With the flash fiction word count being what it is (and 100 words for FFF) I would normally see repetition as a waste of words and I would usually find a different way of saying the same thing if that was justified. Often that kind of thing brings emphasis to a point without the need to repeat. But for this story the direct repetition was the correct way to go. I look forward to sharing the link later in the week and you can see what you think.

What matters is why you’re doing something like this and the reason has to be strong enough to justify it.

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Hope you have had a nice weekend. It was lovely catching up with two lovely writer friends on Zoom last night.

I’ll be talking about Best Friends in Fiction for Chandler’s Ford Today this week. Link up on Friday. And I’ll be taking a briefer look at Animals in Fiction again for Authors Electric on Tuesday. Link above.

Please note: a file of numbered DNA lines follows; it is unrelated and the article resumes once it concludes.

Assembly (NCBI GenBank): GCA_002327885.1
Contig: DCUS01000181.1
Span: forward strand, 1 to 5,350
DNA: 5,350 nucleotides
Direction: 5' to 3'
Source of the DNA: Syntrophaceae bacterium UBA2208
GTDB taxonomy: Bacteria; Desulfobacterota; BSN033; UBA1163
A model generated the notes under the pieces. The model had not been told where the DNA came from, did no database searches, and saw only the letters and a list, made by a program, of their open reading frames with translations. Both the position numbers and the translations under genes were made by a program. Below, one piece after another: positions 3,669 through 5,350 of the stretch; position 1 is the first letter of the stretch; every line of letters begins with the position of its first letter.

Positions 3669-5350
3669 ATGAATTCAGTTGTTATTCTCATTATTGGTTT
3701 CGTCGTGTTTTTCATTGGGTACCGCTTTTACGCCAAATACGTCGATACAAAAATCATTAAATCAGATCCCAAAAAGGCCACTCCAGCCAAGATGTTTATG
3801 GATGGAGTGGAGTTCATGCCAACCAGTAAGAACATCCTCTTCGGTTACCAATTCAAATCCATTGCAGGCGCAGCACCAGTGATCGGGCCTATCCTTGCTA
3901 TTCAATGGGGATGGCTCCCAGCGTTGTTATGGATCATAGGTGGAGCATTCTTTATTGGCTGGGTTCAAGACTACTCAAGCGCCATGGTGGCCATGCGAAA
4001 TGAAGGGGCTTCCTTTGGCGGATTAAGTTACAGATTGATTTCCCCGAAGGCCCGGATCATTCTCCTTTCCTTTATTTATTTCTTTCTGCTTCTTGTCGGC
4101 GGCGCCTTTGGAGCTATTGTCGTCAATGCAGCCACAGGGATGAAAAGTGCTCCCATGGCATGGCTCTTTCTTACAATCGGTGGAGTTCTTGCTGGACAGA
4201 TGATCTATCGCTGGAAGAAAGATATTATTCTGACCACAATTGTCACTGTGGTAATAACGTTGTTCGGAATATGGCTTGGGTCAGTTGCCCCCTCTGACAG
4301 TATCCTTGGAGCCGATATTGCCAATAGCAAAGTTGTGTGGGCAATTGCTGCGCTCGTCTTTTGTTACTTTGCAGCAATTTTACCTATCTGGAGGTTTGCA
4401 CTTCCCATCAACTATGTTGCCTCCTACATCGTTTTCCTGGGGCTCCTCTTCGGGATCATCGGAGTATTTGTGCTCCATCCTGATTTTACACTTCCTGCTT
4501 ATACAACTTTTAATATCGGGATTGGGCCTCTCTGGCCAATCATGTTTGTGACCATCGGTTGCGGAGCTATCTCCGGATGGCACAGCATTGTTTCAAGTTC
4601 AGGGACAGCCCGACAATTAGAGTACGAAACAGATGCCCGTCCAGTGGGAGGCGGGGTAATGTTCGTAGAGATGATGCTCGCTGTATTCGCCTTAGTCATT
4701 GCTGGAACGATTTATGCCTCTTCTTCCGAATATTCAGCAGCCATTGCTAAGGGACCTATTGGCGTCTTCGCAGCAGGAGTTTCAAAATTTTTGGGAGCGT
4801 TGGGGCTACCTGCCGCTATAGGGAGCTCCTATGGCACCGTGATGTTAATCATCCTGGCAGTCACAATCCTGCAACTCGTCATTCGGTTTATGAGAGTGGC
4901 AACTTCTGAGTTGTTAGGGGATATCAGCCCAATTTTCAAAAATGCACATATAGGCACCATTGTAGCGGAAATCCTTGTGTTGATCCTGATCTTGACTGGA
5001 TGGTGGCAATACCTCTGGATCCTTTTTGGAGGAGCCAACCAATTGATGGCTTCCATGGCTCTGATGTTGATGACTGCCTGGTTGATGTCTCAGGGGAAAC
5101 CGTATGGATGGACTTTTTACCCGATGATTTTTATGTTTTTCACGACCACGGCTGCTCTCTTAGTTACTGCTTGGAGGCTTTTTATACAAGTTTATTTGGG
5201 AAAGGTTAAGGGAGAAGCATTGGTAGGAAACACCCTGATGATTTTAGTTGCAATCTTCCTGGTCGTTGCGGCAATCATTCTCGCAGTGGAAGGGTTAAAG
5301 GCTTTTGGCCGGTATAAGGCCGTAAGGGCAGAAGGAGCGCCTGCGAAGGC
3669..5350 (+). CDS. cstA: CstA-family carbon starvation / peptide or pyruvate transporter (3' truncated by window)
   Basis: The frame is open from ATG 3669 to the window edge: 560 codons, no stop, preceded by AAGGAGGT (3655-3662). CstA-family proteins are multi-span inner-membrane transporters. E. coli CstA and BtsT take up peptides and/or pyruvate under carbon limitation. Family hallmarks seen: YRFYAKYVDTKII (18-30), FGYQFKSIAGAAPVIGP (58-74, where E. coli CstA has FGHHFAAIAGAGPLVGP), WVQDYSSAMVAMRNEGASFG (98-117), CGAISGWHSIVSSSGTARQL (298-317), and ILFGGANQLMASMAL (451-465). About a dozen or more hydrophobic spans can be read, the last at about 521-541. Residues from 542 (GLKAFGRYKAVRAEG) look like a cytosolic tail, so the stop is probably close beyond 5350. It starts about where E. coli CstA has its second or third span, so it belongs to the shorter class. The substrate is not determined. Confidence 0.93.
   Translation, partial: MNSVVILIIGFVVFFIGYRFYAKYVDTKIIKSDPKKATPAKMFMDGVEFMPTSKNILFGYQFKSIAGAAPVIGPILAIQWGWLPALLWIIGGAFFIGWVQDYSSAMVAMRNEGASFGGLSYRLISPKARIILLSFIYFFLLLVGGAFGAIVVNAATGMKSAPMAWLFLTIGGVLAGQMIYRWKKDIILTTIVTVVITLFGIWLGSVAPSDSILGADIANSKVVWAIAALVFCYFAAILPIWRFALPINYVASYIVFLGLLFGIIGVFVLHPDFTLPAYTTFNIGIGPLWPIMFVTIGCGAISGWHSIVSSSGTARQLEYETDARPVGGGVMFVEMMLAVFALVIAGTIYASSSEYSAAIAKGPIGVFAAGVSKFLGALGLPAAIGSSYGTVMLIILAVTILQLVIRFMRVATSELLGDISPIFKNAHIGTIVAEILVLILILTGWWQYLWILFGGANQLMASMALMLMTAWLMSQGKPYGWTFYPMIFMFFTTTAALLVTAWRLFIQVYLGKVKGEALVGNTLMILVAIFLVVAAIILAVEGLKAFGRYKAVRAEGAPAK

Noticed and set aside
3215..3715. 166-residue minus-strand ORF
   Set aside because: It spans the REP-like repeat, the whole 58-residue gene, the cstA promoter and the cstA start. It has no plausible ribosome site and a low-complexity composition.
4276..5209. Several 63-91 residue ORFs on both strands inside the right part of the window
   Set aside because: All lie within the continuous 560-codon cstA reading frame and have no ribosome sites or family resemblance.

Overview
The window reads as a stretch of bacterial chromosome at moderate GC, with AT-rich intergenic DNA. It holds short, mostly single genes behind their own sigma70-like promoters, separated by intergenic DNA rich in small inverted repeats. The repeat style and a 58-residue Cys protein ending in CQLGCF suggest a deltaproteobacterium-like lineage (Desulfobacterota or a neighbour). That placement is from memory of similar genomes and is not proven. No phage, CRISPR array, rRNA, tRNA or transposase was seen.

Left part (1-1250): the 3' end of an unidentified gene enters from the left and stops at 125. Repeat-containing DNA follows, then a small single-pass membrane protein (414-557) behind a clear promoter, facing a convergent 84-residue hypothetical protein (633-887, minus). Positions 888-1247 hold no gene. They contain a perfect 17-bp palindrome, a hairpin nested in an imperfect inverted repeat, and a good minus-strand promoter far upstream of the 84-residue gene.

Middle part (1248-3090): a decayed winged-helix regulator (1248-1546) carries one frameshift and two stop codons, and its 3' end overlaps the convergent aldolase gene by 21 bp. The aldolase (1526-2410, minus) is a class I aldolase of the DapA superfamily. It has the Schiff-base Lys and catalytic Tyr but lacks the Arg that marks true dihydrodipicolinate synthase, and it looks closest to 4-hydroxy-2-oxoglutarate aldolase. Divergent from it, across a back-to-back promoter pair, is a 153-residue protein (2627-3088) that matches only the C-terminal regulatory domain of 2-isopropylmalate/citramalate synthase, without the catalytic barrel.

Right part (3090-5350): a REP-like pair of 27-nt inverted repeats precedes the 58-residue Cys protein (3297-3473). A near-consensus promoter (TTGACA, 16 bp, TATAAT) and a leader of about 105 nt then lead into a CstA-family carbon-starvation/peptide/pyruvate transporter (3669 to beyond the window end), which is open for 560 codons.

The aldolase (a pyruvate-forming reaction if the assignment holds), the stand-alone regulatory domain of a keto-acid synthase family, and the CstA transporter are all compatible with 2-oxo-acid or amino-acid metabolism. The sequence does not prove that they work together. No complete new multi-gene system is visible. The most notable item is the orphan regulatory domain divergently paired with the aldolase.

Many thanks for the comments coming in on Dodging by Numbers, my latest piece on Friday Flash Fiction.

I must admit, especially given what my story is about, I prefer painting by numbers, which is something I did as a kid. I also used to like I-Spy as a kid, both the game and the books on different topics where you got points for specific things observed.

Topics included things like birds, cars, butterflies, on a train journey etc., and I understand the books are still going strong. The idea of course was to encourage observation (and it kept kids quiet on a journey! I know as I was one of those kids!). Also it encouraged kids to collect books, another good thing!

But being observant is excellent prep work for creative writing. You spot things and story ideas occur.